Carbon Footprint of Transitional Shelters

Matti Kuittinen*, Stefan Winter

*Corresponding author for this work

Research output: Contribution to journalArticleScientificpeer-review

8 Citations (Scopus)

Abstract

Extreme weather events, sea level rise, and political disputes linked to climate change are driving masses to leave their homes. Their transitional settlements should be produced in a manner that causes minimum greenhouse gas (GHG) emissions to prevent any further acceleration of climate change and the humanitarian crises it causes. This article presents a study of the carbon footprint and primary energy demand of the construction materials of eight different transitional shelters. The lowest carbon footprints were found from shelter models made from bamboo or timber. The highest emissions were caused by shelters that have either a short service life or that are made from metal-intensive structures. The choice of cladding materials was surprisingly important. The findings were further compared to the overall impacts of each construction project, to national per capita GHG emissions, and to construction costs. Some shelter projects had notable total energy consumption even compared to the annual energy use of industrialized countries. The study concludes that construction materials have an important impact on the carbon footprint of shelters. Comparisons should however be made only between similar functional units. Furthermore, benchmark values and more background data are urgently needed in order to give humanitarian nongovernmental organizations tools for lowering the carbon footprint of their construction operations.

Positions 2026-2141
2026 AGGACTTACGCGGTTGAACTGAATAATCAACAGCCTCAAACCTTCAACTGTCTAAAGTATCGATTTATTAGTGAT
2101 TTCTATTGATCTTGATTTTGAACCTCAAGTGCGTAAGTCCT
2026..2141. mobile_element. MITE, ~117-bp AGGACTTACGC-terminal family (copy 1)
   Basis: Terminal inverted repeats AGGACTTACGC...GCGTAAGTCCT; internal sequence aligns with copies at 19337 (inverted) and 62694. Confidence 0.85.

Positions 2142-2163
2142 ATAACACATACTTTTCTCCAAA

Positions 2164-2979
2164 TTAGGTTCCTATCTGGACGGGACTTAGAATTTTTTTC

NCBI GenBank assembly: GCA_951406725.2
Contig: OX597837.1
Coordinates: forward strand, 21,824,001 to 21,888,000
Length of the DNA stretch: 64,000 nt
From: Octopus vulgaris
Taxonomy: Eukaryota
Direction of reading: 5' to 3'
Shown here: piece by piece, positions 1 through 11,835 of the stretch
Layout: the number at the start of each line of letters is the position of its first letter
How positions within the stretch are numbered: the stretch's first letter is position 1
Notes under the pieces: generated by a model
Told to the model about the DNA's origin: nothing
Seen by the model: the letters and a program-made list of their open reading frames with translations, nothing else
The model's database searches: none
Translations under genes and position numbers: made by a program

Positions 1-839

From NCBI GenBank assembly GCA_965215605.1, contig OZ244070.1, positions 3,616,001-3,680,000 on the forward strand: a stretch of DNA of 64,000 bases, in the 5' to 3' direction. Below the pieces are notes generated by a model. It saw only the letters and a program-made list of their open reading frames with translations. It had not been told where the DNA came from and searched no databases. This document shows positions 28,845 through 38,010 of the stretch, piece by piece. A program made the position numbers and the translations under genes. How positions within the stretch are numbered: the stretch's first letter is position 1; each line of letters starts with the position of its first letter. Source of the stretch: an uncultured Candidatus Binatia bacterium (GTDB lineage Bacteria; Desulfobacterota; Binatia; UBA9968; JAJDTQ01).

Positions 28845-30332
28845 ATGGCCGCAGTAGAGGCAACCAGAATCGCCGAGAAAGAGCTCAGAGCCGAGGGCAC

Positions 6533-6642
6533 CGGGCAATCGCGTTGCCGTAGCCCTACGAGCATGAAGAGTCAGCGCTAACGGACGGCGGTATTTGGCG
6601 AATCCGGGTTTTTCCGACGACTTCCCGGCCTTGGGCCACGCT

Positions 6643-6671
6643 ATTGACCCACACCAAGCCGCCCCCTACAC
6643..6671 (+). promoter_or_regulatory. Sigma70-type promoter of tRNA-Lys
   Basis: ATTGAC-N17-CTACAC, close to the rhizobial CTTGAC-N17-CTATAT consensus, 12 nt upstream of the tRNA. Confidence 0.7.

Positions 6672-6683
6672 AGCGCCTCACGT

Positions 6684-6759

Original languageEnglish
Pages (from-to)226-237
Number of pages12
JournalInternational Journal of Disaster Risk Science
Volume6
Issue number3
DOIs
Publication statusPublished - 1 Sep 2015
MoE publication typeA1 Journal article-refereed

Keywords

  • Carbon footprint
  • Humanitarian construction
  • Lifecycle assessment
  • Primary energy

Fingerprint Dive into the research topics of 'Carbon Footprint of Transitional Shelters'. Together they form a unique fingerprint.

Cite this